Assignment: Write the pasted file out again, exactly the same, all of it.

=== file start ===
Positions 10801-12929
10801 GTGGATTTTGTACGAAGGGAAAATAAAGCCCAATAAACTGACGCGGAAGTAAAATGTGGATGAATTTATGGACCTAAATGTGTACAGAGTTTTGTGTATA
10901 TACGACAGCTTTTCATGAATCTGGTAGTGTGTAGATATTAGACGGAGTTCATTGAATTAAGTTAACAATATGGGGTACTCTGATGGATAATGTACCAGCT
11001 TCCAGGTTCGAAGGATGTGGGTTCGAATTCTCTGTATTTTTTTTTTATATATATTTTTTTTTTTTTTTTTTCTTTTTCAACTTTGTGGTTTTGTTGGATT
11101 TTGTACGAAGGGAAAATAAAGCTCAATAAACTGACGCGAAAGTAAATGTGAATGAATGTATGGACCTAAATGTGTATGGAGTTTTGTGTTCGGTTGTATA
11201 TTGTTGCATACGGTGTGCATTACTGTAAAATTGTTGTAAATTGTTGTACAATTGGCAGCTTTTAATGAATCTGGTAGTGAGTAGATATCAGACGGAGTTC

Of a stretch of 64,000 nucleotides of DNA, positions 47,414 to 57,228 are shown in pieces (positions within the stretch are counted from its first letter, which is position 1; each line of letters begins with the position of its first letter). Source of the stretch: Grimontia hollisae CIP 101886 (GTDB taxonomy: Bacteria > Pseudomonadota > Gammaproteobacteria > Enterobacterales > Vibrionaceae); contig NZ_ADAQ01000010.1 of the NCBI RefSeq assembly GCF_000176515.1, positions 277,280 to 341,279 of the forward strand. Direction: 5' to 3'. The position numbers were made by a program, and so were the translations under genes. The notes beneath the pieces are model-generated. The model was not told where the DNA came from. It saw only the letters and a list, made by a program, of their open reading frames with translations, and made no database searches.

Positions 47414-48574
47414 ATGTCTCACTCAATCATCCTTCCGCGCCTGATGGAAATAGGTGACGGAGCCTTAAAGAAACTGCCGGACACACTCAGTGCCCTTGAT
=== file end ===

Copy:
Positions 10801-12929
10801 GTGGATTTTGTACGAAGGGAAAATAAAGCCCAATAAACTGACGCGGAAGTAAAATGTGGATGAATTTATGGACCTAAATGTGTACAGAGTTTTGTGTATA
10901 TACGACAGCTTTTCATGAATCTGGTAGTGTGTAGATATTAGACGGAGTTCATTGAATTAAGTTAACAATATGGGGTACTCTGATGGATAATGTACCAGCT
11001 TCCAGGTTCGAAGGATGTGGGTTCGAATTCTCTGTATTTTTTTTTTATATATATTTTTTTTTTTTTTTTTTCTTTTTCAACTTTGTGGTTTTGTTGGATT
11101 TTGTACGAAGGGAAAATAAAGCTCAATAAACTGACGCGAAAGTAAATGTGAATGAATGTATGGACCTAAATGTGTATGGAGTTTTGTGTTCGGTTGTATA
11201 TTGTTGCATACGGTGTGCATTACTGTAAAATTGTTGTAAATTGTTGTACAATTGGCAGCTTTTAATGAATCTGGTAGTGAGTAGATATCAGACGGAGTTC

Of a stretch of 64,000 nucleotides of DNA, positions 47,414 to 57,228 are shown in pieces (positions within the stretch are counted from its first letter, which is position 1; each line of letters begins with the position of its first letter). Source of the stretch: Grimontia hollisae CIP 101886 (GTDB taxonomy: Bacteria > Pseudomonadota > Gammaproteobacteria > Enterobacterales > Vibrionaceae); contig NZ_ADAQ01000010.1 of the NCBI RefSeq assembly GCF_000176515.1, positions 277,280 to 341,279 of the forward strand. Direction: 5' to 3'. The position numbers were made by a program, and so were the translations under genes. The notes beneath the pieces are model-generated. The model was not told where the DNA came from. It saw only the letters and a list, made by a program, of their open reading frames with translations, and made no database searches.

Positions 47414-48574
47414 ATGTCTCACTCAATCATCCTTCCGCGCCTGATGGAAATAGGTGACGGAGCCTTAAAGAAACTGCCGGACACACTCAGTGCCCTTGAT